Thommy moves around the stalls, he’s gone through a few objects from different rows now; watches, rings, etc. He gets given a phone. He doesn’t turn it on, he holds it for only a second and Amèlie is still blindfolded on stage. She ponders momentarily then determines indeed, it’s a mobile telephone, and Thommy appears satisfied ready to hand back the device, Amèlie stops him. “Hold on” she says, “It’s a Samsung Galaxy S6, is that correct?”. You know its correct. Thommy again begins to hand the phone back only for Amèlie to interrupt once more “And its carrier is Vodaphone, is that right?”. The microphone is spun to the shocked owner of the phone who confirms Amèlies superstitious accuracy.
More random items were determined. One fella held up his sandal which Thommy graciously took. Maybe Amèlie was able to determine the sandal from its odour 8 rows away, but how she also knew it was a size 48 US is unfathomable.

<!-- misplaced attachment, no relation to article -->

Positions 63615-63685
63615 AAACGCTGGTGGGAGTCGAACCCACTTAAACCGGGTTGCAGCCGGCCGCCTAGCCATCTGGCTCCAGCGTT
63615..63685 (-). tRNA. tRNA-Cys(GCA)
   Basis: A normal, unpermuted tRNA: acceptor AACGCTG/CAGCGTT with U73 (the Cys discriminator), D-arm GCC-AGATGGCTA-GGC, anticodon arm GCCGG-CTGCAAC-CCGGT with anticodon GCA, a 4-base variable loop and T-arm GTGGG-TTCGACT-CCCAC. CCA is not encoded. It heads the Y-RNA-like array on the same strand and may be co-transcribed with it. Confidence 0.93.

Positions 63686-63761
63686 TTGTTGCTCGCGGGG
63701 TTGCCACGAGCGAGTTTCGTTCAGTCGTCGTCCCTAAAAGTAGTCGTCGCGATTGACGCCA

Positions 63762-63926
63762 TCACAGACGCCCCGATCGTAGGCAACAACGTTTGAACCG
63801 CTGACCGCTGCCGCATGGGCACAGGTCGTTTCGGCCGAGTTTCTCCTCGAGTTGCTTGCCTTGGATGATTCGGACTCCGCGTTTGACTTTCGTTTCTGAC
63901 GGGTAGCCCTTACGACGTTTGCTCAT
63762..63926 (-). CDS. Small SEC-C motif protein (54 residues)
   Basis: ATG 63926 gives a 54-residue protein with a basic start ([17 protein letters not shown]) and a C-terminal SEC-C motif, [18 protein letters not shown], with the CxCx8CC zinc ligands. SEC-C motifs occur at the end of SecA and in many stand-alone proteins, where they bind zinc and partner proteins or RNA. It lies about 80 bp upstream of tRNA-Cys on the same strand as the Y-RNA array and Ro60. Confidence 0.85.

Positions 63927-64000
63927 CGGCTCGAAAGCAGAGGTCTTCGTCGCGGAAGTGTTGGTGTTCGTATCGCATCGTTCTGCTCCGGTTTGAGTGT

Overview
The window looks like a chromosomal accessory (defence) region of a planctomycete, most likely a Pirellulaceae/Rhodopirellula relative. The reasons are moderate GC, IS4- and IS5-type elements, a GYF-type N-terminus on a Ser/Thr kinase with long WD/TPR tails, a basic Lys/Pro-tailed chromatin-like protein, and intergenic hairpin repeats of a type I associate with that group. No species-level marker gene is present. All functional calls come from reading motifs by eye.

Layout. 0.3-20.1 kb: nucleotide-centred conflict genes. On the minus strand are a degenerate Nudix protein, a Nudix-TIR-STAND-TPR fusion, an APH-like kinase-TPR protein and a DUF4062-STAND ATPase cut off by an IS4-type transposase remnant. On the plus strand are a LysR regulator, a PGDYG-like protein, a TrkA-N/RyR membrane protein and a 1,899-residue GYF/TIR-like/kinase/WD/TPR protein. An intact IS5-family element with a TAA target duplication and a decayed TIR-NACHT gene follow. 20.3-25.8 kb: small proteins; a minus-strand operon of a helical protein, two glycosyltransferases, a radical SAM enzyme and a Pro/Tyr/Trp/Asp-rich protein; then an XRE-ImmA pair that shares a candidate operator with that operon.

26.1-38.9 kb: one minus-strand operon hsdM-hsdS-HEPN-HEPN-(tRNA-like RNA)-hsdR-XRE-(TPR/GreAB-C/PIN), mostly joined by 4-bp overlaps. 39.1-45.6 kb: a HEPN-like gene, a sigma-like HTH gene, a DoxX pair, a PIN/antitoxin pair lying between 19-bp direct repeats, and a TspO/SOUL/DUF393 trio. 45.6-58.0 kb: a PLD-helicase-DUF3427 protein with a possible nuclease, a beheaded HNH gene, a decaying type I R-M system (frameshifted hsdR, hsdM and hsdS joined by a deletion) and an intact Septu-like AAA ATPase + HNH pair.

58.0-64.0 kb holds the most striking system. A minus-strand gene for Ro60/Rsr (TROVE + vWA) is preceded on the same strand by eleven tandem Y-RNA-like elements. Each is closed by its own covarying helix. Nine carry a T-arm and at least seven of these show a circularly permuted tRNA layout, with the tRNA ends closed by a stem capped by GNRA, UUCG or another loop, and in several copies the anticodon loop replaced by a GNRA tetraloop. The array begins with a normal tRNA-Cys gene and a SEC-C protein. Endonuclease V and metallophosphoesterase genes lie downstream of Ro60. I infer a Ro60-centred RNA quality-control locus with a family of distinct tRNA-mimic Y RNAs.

Thommy’s almost back to the stage now but there’s one sizeable pensioner keen to make the most of his yearly night out, eagerly holding something up and Thommy obliges ol’ mate. It’s a pack of darts (thems are cigarettes to Aussies).
Now, that Amèlie knew Thommy was holding a pack of cigarettes is unsurprising at this point. We get it, she’s pretty good at this.
Its what else she does that is so fantastic.
She umms, and she ahhhs, and she has a stab that there are eleven cigarettes left in the pack. The pack is handed back to our old pensioner friend who opens the cigarettes and counts out eleven cigarettes in disbelief.